scholars and rogues

The considerate deliberation of health care reform

by Djerrid

The end result will probably not be what I would have crafted, but the careful and deliberate formation of health care reform is admirable. For two-and-a -half hours last night, 180 House Democrats went line-by-line through the entire 1000+ page bill that is still being hammered together. During this time they were told to sit down and shut up until their aids got through the whole thing. After that they went another two hours through all of the questions they had. As one Representative put it, “No one’s going to say we haven’t read the bill.”

Those with the hammers are moderate Democrats and Republicans who are working through the big issues and all the nitty-gritty details. These big players who hold the center have been going at it in twice a day in multi-hour sessions for weeks now, and are not letting up until they create something they all can be satisfied with.

I remember back in 2003 when the prescription bill was railroaded through Congress in the dead of night. Knowing how substantial that bill was, I hoped that when the Democrats came back to power they would be more mindful and considerate when crafting an “overhaul”.  So far, so good.

Categories: scholars and rogues

20 replies »

  1. With all due respect to the meticulosity of Congress, I’ve reached a point where I care less about the process than I do the results. At this stage of the game, it looks like we’re about to get a well deliberated pile of diddley.

  2. For something this complex, I don’t think you’ll get anything good without due diligence. So this is a least a start.

    • Not sure I agree. What this IS is proof that Obama can’t get REAL health care reform done. If I’m a Republican/insurance exec, I’m dancing naked in the streets about this particular process.

  3. So you’d rather have him run roughshod over the whole process? That’s what Clinton did. Didn’t work out too well for him. I’d rather have this approach than going all benevolent dictator on us.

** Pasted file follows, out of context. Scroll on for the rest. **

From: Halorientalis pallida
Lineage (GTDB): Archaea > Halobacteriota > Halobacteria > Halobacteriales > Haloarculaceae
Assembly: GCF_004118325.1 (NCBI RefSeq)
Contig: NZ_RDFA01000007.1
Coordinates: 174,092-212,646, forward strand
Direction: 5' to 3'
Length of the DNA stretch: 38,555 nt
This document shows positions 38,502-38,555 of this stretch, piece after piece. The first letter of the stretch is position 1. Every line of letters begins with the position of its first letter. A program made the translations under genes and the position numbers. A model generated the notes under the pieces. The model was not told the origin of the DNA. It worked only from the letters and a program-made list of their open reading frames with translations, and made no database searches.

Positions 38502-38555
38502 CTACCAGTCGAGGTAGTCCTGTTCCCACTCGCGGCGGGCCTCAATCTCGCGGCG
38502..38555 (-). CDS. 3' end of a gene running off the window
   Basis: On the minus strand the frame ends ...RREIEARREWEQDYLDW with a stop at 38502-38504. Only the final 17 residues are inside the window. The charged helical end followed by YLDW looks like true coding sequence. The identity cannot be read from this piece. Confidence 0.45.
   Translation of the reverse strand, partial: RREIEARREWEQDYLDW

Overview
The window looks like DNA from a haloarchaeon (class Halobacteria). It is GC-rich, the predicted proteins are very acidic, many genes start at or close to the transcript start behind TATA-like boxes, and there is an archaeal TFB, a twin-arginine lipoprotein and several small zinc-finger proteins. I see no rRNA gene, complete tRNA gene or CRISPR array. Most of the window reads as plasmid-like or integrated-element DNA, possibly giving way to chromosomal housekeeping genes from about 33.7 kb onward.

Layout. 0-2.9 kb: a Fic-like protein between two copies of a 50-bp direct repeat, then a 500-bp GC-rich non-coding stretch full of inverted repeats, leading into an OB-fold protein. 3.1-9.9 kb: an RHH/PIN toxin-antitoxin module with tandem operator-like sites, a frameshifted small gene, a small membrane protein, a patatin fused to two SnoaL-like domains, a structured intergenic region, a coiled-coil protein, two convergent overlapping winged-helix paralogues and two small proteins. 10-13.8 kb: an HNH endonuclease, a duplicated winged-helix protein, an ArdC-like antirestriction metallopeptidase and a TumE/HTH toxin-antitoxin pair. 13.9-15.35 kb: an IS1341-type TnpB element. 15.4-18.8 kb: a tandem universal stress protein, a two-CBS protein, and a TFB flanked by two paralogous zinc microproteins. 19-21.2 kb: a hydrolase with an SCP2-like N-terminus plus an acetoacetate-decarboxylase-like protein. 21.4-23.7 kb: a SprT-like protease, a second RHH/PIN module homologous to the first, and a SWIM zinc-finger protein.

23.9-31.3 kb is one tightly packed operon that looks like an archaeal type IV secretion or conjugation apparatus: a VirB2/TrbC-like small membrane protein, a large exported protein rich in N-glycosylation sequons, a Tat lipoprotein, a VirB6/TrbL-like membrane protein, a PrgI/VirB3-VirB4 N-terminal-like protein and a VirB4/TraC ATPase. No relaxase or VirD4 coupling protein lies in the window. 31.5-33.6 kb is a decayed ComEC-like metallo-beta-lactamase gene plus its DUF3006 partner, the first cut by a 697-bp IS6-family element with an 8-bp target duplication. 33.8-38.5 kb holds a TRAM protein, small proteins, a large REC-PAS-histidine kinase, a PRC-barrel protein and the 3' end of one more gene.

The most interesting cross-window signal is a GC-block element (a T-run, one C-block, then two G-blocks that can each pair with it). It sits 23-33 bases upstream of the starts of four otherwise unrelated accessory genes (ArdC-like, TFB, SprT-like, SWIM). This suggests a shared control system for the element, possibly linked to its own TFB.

• Djerrid, you’re presenting a terribly false dichotomy here. “Dictatorship” and “deliberative process” not only aren’t the only choices, they don’t even describe the REAL dynamics taking place. What we have here is precisely what we’ve had for some time now – a sham process in DC that serves a particular set of corporate interests and nothing else. It’s spurred along by a media noise machine that provides cover for the fact that polls show consistent and substantial public support for major government intervention in our alleged health care system.

      You’ll know we’re making real progress toward this goal – or any progressive goal, for that matter – when you hear me say “hey, I’m really surprised that they pulled that off.” Same old same old isn’t necessarily guaranteed, but that’s how the smart money is betting.

      Call me cynical if you like, but if you’re going to, then prove me wrong.

  4. I had a Cuban doctor stay at my house a couple weeks ago. He told me in Cuba he is responsible for 150 families- for their healthcare. He tours these houses and checks on his people and treats most things right there. Prevention and maintaining health are a big part of his job. I thought it sounded lovely. Ever think America can get there?